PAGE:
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Magnets n absolute zero

  1. Jan 30, 2004 #1

    jimmy p

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    OK i was just wondering what would happen if you had a bunch of Iron filings at absolute zero and put a magnet near to them. Would they move or would nothing happen?
     
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  3. Jan 31, 2004 #2

    LURCH

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    Just a first gues off the top o fmy head, but I think the presence of a magnetic field intruding on the filings would constitute an input of energy, raising the temperature so that they atre no longer at 0oK. But if you could get the filings to 0oK and keep them there while in the presence of a magnet, they should remain unneffected. For any change to take place requires energy, and there is no energy at absolute zero.
     
  4. Jan 31, 2004 #3
    Interesting.
    I wonder if this experiment has been done while using liguid nitrogen, for example, and comparing the results at normal temperatures.
     
  5. Jan 31, 2004 #4

    jimmy p

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    Lol i was in a Physicsy mood yesterday and thought about it. Im not sure myself, how would a magnetic field constitute as providing energy to something?
     
  6. Jan 31, 2004 #5

    chroot

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    It's a nonsense question. You can't reach absolute zero.

    - Warren
     
  7. Jan 31, 2004 #6

    jimmy p

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    where is your sense of fun???? im talking hypothetically!!
     
  8. Jan 31, 2004 #7

    chroot

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    The question cannot be answered by existing theory -- it is a singularity. Anything could happen. You could suddenly find yourself upside down, wearing your grandma's underwear. There's no way one can even speculate what will happen in a physically impossible situation.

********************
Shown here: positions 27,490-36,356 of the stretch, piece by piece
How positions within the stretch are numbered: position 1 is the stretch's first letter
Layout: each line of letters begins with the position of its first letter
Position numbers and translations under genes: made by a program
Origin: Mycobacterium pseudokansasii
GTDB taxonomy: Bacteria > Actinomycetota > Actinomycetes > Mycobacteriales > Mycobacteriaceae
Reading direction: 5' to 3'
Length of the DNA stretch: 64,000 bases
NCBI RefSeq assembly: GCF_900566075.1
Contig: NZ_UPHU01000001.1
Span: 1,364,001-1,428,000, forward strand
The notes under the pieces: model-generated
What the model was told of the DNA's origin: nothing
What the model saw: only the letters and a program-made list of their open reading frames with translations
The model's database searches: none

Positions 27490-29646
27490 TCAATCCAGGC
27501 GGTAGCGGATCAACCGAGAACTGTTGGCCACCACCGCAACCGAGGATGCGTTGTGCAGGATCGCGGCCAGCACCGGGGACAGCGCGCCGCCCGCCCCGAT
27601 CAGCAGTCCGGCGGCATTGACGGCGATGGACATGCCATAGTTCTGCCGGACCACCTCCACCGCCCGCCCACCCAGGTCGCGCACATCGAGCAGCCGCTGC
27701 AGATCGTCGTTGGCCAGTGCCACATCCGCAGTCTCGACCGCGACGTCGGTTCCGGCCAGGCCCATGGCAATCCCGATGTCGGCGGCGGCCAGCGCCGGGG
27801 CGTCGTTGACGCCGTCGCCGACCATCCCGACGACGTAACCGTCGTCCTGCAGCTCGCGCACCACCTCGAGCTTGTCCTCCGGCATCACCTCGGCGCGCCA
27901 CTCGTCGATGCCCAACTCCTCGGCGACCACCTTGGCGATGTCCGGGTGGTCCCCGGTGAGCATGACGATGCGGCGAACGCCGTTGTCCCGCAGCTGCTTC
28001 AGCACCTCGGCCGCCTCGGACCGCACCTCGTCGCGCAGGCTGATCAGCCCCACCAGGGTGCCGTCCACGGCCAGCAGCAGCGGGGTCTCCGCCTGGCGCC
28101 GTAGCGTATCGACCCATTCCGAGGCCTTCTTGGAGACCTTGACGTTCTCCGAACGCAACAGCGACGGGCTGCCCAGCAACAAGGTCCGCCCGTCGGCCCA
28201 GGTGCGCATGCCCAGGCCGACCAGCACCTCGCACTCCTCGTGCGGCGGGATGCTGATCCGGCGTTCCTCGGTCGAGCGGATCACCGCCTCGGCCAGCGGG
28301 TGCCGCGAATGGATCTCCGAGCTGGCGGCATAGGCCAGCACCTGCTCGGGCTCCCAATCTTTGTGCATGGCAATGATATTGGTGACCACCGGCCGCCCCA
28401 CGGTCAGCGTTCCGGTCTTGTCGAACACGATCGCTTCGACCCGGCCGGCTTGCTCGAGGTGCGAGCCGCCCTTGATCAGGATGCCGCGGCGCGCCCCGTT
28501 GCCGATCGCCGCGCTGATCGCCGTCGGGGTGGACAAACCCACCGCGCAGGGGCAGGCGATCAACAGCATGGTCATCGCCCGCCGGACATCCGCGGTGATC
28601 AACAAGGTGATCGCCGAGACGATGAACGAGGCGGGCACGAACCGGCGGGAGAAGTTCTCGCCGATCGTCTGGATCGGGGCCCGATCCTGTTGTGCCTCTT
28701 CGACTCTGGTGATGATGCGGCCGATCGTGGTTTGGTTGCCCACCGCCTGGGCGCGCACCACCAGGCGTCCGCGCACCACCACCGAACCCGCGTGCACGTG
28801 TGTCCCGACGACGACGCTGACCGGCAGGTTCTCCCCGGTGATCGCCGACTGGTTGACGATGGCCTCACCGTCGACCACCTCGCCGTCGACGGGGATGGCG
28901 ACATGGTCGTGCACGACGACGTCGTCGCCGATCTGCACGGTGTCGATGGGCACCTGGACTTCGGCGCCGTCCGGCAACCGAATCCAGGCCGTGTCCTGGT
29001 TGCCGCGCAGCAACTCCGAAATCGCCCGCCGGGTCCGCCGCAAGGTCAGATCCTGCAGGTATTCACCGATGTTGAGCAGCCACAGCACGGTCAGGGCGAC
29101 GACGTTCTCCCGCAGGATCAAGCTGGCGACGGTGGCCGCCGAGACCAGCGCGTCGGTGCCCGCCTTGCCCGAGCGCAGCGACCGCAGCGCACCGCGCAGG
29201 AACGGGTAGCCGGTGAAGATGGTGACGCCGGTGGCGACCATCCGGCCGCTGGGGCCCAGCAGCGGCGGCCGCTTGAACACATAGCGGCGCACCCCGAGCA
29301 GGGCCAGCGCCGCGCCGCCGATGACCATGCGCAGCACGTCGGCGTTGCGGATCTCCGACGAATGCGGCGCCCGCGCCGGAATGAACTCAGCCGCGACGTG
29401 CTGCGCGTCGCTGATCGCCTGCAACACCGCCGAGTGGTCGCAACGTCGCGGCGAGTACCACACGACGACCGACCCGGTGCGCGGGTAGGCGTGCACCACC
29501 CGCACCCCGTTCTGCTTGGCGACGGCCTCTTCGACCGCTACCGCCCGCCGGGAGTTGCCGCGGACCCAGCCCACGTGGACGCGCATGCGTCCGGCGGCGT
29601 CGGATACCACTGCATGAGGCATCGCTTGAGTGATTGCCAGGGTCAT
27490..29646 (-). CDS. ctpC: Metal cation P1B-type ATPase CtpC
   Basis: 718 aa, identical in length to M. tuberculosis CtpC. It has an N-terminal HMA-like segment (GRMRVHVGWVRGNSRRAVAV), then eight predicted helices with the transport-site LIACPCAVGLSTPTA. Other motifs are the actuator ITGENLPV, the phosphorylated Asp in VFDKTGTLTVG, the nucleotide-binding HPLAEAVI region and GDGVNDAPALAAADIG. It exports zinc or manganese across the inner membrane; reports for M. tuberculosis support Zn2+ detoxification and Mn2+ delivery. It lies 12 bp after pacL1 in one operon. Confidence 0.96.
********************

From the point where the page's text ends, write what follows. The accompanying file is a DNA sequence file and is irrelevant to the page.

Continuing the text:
- Warren
     
  9. Jan 31, 2004 #8

    jimmy p

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    ok so no-one knows the answer....i have found my life mission.
     
  10. Jan 31, 2004 #9

    LURCH

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    You have that dream too huh? disturbing, ain't it?!

    I think the only "hypothetical" thing we can say about absolute zero is that nothing moves. The magnetic field coming into proximity of the filing would constitute a change in their environment, therefore an input of energy.
     
  11. Feb 1, 2004 #10
    chroot, take it easy. Man, i think if this forum was real life you'd be a serial killer. i mean, sure, it is impossible...but dont get so upset.

    Lets simplify and just ask how the attraction of a magnet to cold iron compares to the attraction of a magnet to warmer iron.

    Besides - what's the big deal with the 'entire unpredictability of an impossible situation'? If absolute zero is similarly impossible, couldn't you similarly say that crazy things could happen such as "wearing your grandmothers underwear'?
     
  12. Feb 1, 2004 #11

    jimmy p

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    ok, seeing as this thread is getting no where, if you had iron filings at NEAR absolute zero and placed a magnet next to them, would the resultant movement happen at a slower velocity than if the same experiment was repeated at room temperature?
     
  13. Feb 1, 2004 #12
    Indeed, one would think so. After all, magnetic interaction on a target material is dependent, in large part, on the movement ability of the electrons within that target materials' atomic structure. So, without specific examples, I believe you are correct in concept.
    I could see how a super-cooled ferrous material would have definite and different properties of potential magnetic attraction or reactivity to an outside magnetic field. Conceptually, it should be less.
    Curious if any actual experiments have been done to establish effect parameters.
     
  14. Feb 1, 2004 #13
    Just curious, how is magnetic attraction measured?
     
  15. Feb 1, 2004 #14
    you WOULD be doing this in a vacuum, um, right? I hope so, because if you reaced a steady and constant tempature of absolute zero, wouldn't the air around it freeze and keep freezing all the air everywhere on the surface on the earth? Do all chemical changes/reactions stop at absolute zero?
     
  16. Feb 2, 2004 #15

    jimmy p

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    Oh yeah, of course it would be in a vacuum, dont want any pesky air ruining my plans. I would think that all chemical reactions would stop at absolute zero.
     
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